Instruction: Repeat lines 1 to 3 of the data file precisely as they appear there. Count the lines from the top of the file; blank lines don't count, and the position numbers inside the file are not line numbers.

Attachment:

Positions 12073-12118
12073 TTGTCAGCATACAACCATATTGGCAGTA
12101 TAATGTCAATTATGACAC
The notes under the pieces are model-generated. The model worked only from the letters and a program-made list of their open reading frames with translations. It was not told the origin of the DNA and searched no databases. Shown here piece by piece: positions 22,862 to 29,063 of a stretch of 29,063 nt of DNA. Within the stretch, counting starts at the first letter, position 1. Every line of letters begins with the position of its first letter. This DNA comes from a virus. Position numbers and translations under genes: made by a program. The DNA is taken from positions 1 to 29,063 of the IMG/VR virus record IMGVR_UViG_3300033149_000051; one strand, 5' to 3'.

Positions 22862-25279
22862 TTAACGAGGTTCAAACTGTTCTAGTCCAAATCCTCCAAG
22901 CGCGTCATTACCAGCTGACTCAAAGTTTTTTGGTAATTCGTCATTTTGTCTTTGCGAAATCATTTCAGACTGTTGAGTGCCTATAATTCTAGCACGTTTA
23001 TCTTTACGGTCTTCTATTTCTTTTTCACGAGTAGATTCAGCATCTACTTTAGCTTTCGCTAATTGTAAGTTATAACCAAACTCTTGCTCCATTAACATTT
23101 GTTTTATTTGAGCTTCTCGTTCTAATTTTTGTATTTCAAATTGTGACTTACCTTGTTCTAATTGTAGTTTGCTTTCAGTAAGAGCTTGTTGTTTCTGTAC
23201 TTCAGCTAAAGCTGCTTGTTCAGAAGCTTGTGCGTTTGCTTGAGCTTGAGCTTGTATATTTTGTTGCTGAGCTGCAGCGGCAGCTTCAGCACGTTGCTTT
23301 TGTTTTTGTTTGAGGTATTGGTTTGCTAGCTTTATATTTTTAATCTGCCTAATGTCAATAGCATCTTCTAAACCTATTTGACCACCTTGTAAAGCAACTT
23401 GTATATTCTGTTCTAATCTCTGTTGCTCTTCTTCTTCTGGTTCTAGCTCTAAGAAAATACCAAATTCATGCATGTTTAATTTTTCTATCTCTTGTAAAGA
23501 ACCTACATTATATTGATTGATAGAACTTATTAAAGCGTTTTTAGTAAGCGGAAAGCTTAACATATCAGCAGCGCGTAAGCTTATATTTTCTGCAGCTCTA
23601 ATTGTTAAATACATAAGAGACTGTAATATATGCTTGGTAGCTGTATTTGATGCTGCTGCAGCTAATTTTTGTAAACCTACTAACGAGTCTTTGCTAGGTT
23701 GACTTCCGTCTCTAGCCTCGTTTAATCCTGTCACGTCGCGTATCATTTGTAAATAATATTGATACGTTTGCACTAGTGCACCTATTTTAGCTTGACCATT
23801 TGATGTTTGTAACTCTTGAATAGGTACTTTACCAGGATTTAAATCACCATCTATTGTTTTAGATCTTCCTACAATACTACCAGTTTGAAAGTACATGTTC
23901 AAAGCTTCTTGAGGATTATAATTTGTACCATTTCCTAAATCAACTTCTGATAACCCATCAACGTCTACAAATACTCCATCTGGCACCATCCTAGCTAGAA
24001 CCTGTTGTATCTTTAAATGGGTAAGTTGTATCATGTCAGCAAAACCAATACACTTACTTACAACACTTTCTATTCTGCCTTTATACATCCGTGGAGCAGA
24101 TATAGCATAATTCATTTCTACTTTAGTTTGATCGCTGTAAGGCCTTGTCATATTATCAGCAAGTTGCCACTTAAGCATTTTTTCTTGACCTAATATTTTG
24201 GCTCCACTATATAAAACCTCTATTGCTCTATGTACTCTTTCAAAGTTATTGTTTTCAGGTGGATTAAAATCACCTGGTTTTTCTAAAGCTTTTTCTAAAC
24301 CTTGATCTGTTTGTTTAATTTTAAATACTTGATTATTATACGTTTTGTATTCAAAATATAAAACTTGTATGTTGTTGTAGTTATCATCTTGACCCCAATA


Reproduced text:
Positions 12073-12118
12073 TTGTCAGCATACAACCATATTGGCAGTA
12101 TAATGTCAATTATGACAC